It is as if Baldessari wrote the lexicon of what pure beauty is and can be in current art. He is the author of seminal vintage video works from 1971 where he is doing things and chanting " I am making art" and in a later piece he is reciting the promise "I will not make anymore boring art" Now with the odd mix of: 1.the proliferation of digital video recording devices, 2. the existence of Internet video dissemination sites like vimeo or YouTube, 3. Social-networking sites that verge on becoming alternate reality, and 4. The rapidly approaching Baldessari centennial in 2031. Somebody could and should organize a 100 years birthday video card for John Baldessari involving a recreation or reenactment of these two 1971 classics created uploaded shared and sent by artist and art enthusiasts the world over!


When I was in New York I could only regretfully visit this exhibition once, excuses and more excuses, what I saw as I progressed through the halls was the narrative arch of the making of a truly influential artist and art educator.


His humble beginnings in a series of paintings, presentable, quizzical yet slightly derivative versions of pop art in medium format, towards an artistic crisis of; is painting relevant anymore? In art and art history referential Text paintings from quoted material, onward to a bevy of small scale photo installations made in the late 60's early 70's occasionally featuring documentation of the artist himself performing an obscure hermetic purposeless act like waving at boats in the bay area (zeitgeist? German artist Anselm Kiefer made similar photographically based work at the same time albeit of himself, giving the Hitler salute in various historically charged locations in Europe) Video works that define and document the panic, confusion and desperation associated with the endeavor of creating original art work in our increasingly stratified society, then if that was not enough diagrams and charts of how to make a great Hollywood Movie that function as portraiture of the formulaic American entertainment industry, moving on to enlarged appropriated images of fallen men from older black and white Hollywood films and stock photographs of dead soldiers,  possible inspiration for an artist like Robert Longo's "Men in cities" Series, then subsequent varied paneled framed photo appropriations of increasingly larger size that are playful in the 80's the return to pop with the combination of similar photo appropriations and discreet shapes of bright solid color , a brief rekindling with the romance of the text-based art piece in a new form now in bright contrasting op-art colors with the same black frames as the photo appropriations, explorations of similar appropriated images with unconventional format shapes i.e. the trapezoid or triangle and, finally the Hero's return to his humble beginnings in art in bombastic scale with the earlier mentioned 27 foot wide special commission that looks surprisingly similar to the artists stark pop like paintings in the first hall of the retrospective.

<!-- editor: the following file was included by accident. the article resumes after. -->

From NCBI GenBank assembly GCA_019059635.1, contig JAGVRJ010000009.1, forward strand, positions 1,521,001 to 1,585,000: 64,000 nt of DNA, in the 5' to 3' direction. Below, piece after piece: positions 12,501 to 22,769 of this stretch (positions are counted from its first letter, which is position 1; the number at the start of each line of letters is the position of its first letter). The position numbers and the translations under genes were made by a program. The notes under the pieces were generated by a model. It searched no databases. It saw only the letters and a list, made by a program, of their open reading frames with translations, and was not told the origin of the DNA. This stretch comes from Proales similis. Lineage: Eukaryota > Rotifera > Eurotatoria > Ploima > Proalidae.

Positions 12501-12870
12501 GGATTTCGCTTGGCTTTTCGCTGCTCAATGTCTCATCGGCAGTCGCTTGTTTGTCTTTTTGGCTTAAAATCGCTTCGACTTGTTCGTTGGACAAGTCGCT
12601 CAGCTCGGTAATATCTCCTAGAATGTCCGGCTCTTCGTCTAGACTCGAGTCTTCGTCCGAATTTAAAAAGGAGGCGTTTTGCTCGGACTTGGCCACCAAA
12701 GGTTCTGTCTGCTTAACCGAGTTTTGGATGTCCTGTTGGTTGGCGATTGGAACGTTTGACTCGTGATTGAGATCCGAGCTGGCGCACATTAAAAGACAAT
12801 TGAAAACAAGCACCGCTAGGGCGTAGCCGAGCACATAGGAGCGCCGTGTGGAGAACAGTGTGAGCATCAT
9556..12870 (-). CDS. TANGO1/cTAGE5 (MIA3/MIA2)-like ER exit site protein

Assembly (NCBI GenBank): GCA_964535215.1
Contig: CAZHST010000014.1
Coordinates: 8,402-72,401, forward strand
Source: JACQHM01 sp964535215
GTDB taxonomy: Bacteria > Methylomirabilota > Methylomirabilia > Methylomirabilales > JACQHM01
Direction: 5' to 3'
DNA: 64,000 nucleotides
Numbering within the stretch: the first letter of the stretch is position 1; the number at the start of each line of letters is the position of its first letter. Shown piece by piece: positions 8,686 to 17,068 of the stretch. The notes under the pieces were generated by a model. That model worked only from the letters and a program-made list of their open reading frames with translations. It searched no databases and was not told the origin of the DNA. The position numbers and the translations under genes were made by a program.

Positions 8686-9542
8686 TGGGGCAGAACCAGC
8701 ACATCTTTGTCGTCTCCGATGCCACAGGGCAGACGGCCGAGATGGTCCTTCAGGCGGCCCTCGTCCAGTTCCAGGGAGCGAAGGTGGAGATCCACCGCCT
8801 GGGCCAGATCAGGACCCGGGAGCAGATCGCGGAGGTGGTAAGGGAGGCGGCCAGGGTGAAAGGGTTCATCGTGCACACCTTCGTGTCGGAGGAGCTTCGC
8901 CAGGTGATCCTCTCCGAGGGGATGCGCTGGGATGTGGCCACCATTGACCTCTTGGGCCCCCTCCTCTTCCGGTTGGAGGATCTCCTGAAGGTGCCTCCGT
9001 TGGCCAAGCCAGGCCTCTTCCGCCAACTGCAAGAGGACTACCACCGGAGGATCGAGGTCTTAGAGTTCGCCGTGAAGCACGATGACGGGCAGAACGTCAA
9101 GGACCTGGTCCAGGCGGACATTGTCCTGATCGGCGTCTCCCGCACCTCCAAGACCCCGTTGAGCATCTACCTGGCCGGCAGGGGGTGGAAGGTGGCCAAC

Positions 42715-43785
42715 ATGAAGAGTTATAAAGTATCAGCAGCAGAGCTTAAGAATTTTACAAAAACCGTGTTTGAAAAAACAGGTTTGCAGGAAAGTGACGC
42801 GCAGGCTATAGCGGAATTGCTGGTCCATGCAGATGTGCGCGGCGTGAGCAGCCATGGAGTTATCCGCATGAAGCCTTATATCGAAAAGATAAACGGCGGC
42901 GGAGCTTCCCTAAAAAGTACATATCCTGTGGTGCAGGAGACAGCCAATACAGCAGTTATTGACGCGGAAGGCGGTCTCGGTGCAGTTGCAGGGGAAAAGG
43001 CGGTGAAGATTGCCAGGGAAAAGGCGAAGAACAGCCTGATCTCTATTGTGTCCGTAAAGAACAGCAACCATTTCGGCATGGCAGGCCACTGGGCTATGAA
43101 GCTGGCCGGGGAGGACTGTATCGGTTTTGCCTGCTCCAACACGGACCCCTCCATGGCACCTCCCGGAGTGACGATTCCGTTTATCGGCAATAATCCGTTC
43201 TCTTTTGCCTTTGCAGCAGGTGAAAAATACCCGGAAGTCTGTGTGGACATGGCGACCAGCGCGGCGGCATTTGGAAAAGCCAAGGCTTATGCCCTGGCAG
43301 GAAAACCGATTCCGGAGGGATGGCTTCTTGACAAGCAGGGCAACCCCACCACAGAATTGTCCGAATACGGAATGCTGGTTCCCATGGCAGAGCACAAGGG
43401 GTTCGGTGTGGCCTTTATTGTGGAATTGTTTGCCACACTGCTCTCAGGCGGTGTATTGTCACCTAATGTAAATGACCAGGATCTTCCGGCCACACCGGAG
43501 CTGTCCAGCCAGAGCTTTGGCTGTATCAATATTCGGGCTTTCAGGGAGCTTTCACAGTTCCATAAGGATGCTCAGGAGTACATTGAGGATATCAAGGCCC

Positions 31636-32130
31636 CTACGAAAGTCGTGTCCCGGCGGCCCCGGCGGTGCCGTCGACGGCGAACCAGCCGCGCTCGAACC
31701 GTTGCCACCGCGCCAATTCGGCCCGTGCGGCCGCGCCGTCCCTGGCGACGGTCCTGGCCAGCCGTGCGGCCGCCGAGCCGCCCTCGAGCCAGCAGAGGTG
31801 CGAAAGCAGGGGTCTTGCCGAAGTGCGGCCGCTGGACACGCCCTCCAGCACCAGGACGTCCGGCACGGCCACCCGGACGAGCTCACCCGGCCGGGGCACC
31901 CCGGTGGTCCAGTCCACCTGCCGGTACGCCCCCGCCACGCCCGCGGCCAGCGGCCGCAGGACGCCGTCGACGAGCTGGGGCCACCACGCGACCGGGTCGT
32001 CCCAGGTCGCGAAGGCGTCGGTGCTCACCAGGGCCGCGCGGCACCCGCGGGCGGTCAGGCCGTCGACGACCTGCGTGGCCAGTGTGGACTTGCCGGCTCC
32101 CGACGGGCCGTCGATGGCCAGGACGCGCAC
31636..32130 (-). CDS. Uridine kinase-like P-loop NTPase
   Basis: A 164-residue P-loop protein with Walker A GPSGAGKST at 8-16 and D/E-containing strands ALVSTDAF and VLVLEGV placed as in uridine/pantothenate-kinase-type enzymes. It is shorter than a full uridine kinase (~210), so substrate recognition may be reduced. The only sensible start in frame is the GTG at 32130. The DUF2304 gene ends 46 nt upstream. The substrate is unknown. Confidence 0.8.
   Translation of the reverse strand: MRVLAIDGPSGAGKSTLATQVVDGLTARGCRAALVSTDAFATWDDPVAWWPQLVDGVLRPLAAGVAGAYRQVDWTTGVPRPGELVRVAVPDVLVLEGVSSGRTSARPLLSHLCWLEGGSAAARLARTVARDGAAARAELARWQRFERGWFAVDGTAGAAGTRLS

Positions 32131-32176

Some one very close to me recently hinted that Baldessari's influence on the art being made today is global. They said that in the 1990's many works in the Swedish art academies had a palpable Baldessarian twist to them. That seeing Baldessari Pure Beauty at the metropolitan museum of art was crucial to the understanding of many works made in Scandinavia at the turn of the millennium. A 2004 Video Work of Icelandic artist Erling Klingenberg titled Create, Create could be observed through the lens of a more aggressive perverted desperate or delusional version of Baldessari's 1971 classic "I am Making art" but that might be too simple to build a bridge between two different artists of different nations, generations whatever. Yet to ignore it one would almost have to believe that an artist and their ideas must live in isolation on a desert island to express something with an original voice.